More than three dozen Senate Democrats are pushing President Biden to overturn a Trump-era policy that allows certain tax-exempt organizations to shield their donors' names, even as they pour money into U.S. elections.
"This policy weakens federal tax laws, campaign finance laws, and longstanding efforts to prevent foreign interference in U.S. elections," the lawmakers wrote in a letter addressed to Treasury Secretary Janet Yellen and IRS Commissioner Charles Rettig on Tuesday.
The group, led by Sens. Amy Klobuchar, D-Minn., Jon Tester, D-Mont., and Ron Wyden, D-Ore., took issue with a Treasury Department rule from July 2018 that certain nonprofits are no longer required to disclose donor identities and addresses in their IRS tax filings.
"As secret campaign contributions continue to pour into federal elections, this IRS rule is a major step backwards for transparency and will allow dark money to continue to corrode our political system," the senators said. "The IRS needs every tool at its disposal to ensure that these organizations are complying with the law."
The Democrats' pressure on the Biden administration to crack down on dark money comes even though their party benefited from a record-shattering amount of anonymous donations during the 2020 election.
A report published by the Center for Responsive Politics shows that "dark money" topped $1 billion during the recent election cycle. That includes about $660 million in contributions from anonymous donors to outside groups – with about $514 million going toward liberal groups, compared to the roughly $200 million that boosted Republicans.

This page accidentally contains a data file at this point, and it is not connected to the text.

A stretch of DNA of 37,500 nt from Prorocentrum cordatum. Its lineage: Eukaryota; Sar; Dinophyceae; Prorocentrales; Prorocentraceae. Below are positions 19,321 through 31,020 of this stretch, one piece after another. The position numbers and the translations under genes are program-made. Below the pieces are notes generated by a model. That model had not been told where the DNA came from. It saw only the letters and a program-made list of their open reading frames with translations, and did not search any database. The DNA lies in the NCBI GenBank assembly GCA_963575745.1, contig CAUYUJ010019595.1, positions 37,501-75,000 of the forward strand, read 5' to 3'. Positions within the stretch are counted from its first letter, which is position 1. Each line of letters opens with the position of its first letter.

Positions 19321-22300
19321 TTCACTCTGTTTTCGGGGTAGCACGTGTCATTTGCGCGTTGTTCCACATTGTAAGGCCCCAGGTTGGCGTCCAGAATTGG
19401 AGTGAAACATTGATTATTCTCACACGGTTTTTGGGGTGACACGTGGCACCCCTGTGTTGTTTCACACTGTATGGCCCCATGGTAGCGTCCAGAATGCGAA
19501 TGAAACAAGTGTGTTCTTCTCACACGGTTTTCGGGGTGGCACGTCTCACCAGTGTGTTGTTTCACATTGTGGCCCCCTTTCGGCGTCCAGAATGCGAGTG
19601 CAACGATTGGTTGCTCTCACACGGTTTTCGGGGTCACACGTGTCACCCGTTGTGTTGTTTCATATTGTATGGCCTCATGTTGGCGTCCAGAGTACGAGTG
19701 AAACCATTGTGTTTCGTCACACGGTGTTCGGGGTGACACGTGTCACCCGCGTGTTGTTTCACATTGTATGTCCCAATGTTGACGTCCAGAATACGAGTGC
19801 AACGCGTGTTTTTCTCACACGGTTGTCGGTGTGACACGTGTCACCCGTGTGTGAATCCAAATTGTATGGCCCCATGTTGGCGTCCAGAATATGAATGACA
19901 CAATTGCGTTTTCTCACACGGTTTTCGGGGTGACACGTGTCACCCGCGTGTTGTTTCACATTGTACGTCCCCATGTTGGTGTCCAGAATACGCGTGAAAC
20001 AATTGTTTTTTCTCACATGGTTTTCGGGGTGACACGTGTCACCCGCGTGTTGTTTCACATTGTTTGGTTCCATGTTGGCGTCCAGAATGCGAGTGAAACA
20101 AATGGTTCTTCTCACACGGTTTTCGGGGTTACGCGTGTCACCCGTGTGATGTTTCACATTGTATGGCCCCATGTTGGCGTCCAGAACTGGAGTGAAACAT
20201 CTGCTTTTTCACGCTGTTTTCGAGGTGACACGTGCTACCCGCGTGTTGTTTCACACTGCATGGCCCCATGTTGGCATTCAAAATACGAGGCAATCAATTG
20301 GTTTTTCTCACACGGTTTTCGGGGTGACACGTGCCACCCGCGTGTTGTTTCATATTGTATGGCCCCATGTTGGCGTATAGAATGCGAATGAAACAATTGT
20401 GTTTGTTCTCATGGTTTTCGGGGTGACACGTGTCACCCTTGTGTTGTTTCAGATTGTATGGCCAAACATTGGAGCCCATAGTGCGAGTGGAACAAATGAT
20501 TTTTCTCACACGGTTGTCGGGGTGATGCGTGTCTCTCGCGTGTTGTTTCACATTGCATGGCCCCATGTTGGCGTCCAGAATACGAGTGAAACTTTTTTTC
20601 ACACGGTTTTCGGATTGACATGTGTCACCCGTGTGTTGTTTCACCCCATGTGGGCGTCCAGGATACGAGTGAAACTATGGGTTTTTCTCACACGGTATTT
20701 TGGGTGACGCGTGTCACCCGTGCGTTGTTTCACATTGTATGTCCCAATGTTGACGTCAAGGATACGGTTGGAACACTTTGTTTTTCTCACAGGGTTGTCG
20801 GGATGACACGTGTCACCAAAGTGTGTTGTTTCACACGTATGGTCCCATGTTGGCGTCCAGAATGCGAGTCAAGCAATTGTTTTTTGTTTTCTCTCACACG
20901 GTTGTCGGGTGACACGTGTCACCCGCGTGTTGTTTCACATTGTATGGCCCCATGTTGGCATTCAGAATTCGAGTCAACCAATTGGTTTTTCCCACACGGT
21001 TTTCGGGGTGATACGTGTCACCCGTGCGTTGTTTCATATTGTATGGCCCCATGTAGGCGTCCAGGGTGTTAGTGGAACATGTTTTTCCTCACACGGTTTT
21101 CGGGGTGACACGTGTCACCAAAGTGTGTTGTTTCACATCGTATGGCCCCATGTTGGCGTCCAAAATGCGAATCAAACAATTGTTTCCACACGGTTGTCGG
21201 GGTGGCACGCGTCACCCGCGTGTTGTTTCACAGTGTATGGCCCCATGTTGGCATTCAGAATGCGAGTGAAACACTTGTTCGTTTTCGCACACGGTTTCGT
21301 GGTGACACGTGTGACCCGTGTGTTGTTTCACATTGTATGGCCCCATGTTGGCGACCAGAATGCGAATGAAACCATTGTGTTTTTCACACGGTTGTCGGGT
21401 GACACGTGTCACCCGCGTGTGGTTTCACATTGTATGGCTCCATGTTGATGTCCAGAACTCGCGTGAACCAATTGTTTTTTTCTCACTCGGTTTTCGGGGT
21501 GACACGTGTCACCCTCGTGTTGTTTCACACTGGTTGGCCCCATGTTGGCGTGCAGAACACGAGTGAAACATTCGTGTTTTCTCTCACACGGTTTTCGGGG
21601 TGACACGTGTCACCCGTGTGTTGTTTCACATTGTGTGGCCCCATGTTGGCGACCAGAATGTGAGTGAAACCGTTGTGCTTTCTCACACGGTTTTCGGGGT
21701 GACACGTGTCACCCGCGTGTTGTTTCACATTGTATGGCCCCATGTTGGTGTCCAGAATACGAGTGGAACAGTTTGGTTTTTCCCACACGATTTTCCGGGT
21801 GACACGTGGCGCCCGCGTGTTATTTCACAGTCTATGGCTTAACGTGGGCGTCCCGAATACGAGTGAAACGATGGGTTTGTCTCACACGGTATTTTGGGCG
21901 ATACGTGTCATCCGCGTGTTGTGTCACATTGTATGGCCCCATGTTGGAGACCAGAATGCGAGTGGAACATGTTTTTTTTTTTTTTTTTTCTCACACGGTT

Critics of dark money, which obscures the source of the funds, argue that voters should know who's funding political advertisements and campaigns. The Campaign Legal Center, a nonpartisan group, has called it a "serious threat to our democracy," and Issue One, another nonpartisan group that aims to reduce the influence of money in politics, has called it "the most toxic force in politics."
Although Democrats have previously introduced legislation to crack down on dark money donations, it did not stop them from benefiting anonymous donations themselves as they fought to defeat Donald Trump and win back control of the Senate.
Biden, for instance, benefited from about $174 million in anonymous donations to groups that supported him, far outstripping the $25.2 million spent on behalf of Trump, the report says.
Each of the top pro-Biden super PACs, including Future Forward USA and Priorities USA Action, received multimillion-dollar contributions from Sixteen Thirty Fund.
Sixteen Thirty Fund, which operates as a 501(c)(4) nonprofit and bills itself as "dedicated to supporting an entrepreneurial, creative, and ambitious start-up culture in the nonprofit advocacy world," is a dark money group that directs funds from secret donors to projects it sponsors. This effectively allows it to operate anonymously. It acts as a fiscal sponsor for more than 50 groups that lack tax-exempt status or do not exist as separately incorporated entities.
The group is closely tied to Arabella Advisors, a firm that advises donors and nonprofits about where to give money. It was founded by former Clinton administration appointee Eric Kessler, who serves as the president and chair of Sixteen Thirty Fund.